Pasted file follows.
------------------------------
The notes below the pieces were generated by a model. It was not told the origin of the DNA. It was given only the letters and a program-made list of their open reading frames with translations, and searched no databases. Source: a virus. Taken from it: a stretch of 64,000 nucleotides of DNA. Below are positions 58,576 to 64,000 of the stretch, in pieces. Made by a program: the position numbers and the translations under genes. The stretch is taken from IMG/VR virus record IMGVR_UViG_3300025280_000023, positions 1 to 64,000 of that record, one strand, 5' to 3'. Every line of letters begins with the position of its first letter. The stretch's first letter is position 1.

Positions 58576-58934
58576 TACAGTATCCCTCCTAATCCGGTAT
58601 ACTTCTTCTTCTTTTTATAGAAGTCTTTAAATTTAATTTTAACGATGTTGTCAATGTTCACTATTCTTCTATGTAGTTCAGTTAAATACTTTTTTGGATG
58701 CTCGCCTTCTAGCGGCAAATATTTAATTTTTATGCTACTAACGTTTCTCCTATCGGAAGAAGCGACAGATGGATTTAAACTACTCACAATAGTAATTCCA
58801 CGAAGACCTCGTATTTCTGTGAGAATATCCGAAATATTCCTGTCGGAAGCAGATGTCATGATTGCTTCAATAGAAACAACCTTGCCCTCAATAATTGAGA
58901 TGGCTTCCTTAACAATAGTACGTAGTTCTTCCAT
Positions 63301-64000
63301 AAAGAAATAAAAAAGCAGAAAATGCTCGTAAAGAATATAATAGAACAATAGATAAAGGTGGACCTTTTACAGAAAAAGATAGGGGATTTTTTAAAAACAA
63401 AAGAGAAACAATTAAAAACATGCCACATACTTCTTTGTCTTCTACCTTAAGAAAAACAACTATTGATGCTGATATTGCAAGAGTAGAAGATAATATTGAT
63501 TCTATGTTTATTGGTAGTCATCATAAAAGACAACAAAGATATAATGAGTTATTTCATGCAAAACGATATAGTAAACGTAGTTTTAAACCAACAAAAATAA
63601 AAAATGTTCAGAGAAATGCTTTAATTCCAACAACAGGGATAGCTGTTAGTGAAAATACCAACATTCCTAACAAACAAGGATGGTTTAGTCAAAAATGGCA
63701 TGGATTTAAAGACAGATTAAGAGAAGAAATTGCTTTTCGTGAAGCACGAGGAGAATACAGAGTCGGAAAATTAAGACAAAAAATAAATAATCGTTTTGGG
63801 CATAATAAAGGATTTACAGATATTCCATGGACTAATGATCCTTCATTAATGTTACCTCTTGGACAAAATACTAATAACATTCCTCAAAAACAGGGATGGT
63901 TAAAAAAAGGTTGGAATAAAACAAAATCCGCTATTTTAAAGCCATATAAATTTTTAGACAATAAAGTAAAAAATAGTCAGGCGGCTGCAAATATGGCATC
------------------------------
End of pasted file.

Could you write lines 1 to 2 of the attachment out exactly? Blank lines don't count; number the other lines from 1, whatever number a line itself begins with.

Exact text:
The notes below the pieces were generated by a model. It was not told the origin of the DNA. It was given only the letters and a program-made list of their open reading frames with translations, and searched no databases. Source: a virus. Taken from it: a stretch of 64,000 nucleotides of DNA. Below are positions 58,576 to 64,000 of the stretch, in pieces. Made by a program: the position numbers and the translations under genes. The stretch is taken from IMG/VR virus record IMGVR_UViG_3300025280_000023, positions 1 to 64,000 of that record, one strand, 5' to 3'. Every line of letters begins with the position of its first letter. The stretch's first letter is position 1.

Positions 58576-58934